The main speaker, actor Chadwick Boseman, star of the blockbuster film "Black Panther," gives a Wakanda salute to the crowd. Picture: Bill O'Leary/The Washington Post

Washington - Actor Chadwick Boseman, star of the box office smash "Black Panther," returned to his alma mater Howard University on Saturday to urge its newest graduates to find purpose in their lives and persevere, even amid adversity.

"I don't know what your future is," said Boseman, who delivered the main address at the university's 150th commencement. "But if you're willing to take the harder way, the more complicated one, the one with more failures at first than successes . . . then you will not regret it."

Boseman, who graduated from Howard in 2000, spoke to hundreds of newly minted graduates and their loved ones, who had gathered on its iconic Yard to celebrate and consider their future.

"Purpose is the essential element of you," Boseman told the graduates. "It is the reason you are on the planet at this particular time in history. Your very existence is wrapped up in the things you are here to fulfill.

"Whatever you choose for a career path, remember the struggles along the way are only meant to shape you for your purpose," he said.

The ceremony capped off a turbulent academic year at Howard, the historic private university in Northwest Washington that is known as "the Mecca" of black education.

In September, former FBI director James Comey was jeered throughout an address at the university, bombarded by chants of "Get out, James Comey! You're not our homie!" In late March, students began an occupation of the school's administration building, a demonstration that would stretch into early April.

A brutal winter battered the campus. A scandal unfolded in the school's financial aid office. A critical email from the school's president about a worried student's "tone and tenor" caught fire on social media.

"Howard has gone through a lot of ebbs and flows," Jade Agudosi, who served as president of the Howard University Student Association this academic year, said in an interview before the ceremony. "Through the year, we've shown our resilience."

On this bright Saturday, though, there was joy on Howard's campus. And Boseman recalled his fond memories at the institution, including his own experiences with student activism.

"This is a magical place," he said. "A place where the dynamics of positive and negative seem to exist in extremes."

Boseman told the crowd of a time in his acting career when he was cast in a role but found himself conflicted about the character he was supposed to portray. He felt the role seemed to be wrapped in assumptions about the black community, and he raised the issue with executives on the show.

He said he was let go from the job soon after.

"As conflicted as I was before I lost the job, as adamant as I was about the need to speak truth to power, I found myself even more conflicted afterward," he said.

He said his Howard education had prepared him for roles that have included Jackie Robinson, Thurgood Marshall and T'Challa, the superhero's real name in "Black Panther."

"But what do you do when the principles and standards that were instilled in you here at Howard close the doors in front of you?" Boseman said. "Sometimes you need to get knocked down before you can really figure out what your fight is."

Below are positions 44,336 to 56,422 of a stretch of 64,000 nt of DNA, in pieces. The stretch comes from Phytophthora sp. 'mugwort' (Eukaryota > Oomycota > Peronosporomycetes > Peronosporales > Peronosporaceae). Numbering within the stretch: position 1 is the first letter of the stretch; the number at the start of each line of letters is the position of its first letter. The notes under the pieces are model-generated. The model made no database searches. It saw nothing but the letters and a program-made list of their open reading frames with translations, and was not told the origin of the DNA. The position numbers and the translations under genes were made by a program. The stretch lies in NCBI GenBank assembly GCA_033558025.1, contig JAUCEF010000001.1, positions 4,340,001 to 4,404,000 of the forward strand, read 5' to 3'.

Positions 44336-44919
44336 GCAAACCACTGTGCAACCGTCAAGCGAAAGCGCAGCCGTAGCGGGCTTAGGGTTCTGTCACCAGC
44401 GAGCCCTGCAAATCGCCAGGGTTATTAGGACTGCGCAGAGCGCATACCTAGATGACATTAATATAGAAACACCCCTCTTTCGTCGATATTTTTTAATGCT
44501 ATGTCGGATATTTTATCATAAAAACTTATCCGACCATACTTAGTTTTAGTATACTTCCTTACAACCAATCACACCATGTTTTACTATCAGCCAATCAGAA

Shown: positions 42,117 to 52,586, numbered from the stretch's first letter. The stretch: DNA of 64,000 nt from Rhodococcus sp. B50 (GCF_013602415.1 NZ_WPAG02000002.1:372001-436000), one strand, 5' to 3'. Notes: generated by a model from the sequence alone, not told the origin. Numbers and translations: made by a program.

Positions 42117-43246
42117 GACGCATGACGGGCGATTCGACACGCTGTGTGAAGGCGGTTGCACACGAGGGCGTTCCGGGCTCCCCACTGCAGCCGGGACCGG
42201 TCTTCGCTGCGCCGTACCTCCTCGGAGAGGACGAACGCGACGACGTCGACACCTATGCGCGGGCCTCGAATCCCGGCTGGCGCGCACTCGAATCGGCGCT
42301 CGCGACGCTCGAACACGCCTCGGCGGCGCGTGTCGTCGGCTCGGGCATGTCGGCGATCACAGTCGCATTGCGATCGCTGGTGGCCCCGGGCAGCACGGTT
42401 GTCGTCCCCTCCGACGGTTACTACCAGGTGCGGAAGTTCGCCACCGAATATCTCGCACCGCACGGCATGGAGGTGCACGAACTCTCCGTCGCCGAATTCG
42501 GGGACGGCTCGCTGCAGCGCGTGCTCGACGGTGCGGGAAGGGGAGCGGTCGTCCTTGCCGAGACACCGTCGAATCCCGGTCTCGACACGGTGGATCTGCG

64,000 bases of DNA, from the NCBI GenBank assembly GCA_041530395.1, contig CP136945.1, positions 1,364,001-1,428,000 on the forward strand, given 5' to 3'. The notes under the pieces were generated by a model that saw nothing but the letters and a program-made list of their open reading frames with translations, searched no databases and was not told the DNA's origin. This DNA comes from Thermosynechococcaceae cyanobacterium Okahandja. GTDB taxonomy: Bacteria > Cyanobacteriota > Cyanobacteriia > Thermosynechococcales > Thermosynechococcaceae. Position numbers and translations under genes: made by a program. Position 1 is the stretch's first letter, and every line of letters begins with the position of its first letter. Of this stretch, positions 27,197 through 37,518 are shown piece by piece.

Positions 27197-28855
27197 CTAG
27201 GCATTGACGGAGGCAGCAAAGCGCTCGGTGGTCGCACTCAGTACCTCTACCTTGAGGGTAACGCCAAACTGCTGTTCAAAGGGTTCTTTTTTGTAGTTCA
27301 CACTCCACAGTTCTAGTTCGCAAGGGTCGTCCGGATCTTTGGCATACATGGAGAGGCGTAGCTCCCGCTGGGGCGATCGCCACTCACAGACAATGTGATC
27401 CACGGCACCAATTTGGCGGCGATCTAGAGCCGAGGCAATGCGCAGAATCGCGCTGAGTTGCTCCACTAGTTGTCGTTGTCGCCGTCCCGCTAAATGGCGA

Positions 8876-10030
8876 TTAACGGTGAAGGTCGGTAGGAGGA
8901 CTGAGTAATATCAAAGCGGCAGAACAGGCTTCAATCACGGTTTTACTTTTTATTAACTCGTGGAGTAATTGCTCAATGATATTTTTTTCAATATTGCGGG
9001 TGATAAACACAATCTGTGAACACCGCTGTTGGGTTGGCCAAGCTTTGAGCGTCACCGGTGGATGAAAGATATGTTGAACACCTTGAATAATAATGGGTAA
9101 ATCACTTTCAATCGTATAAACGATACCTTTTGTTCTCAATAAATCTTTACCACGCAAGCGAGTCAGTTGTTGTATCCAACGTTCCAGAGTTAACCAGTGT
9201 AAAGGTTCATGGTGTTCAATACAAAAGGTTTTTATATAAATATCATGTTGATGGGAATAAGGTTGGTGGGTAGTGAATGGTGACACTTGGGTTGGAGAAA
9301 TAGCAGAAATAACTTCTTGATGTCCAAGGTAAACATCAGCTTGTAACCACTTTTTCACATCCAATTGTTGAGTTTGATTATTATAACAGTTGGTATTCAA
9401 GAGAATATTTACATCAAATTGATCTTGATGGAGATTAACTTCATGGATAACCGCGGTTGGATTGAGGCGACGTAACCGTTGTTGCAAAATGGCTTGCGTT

Boseman also took note of the recent student protest at Howard, which had gained national attention this spring. For eight days, Howard students occupied the administration building to force university officials to address a list of simmering grievances, from campus housing to tuition increases. They hung a banner that read "Student Power" and transformed the building into a makeshift encampment as they negotiated with university representatives.

Among their demands was the resignation of Howard's president, Wayne Frederick. But he appeared with student leaders at a news conference that marked the occupation's end, and a member of the school's Board of Trustees said he had the board's "unequivocal and unwavering support."

Boseman, who said he also took part in student protest at Howard, praised both the demonstrators and members of the administration who listened to their concerns.

"I didn't come here to take sides," he said. "My interest is what's best for the school."

As he concluded his remarks, Boseman told the graduates that their university's legacy was not wrapped up in the money its graduates will make, but rather the challenges they will choose to confront.

"Press on with pride and press on with purpose," he said. "God bless you, I love you, Howard. Howard forever."

Howard awarded more than 2,000 degrees in 2018, according to the school. Included among the graduates was Charles Anderson, who at age 73 was the oldest member of Howard's 2018 class this spring. Anderson, a father of four, earned a degree from the masters program at Howard's School of Divinity.

"I just love to study and learn," Anderson said. "I don't care how old you get, you can just learn so many different things."

Diploma recipients also included Agudosi, the outgoing student leader, who said Friday that she would be graduating with honors.

"Howard has made me a better woman," she said. "Howard has made me a better leader. Howard has made me a better friend. I'm so indebted to Howard University, and all that she's done to take this little girl from the suburbs of New Jersey and turn her into a woman that hopefully will take over the world."

Video: From Chadwick Boseman to Oprah Winfrey, noteworthy individuals are descending upon the nation's colleges to deliver commencement addresses. Here's a selection. Video: Victoria Walker,Taylor Turner/The Washington Post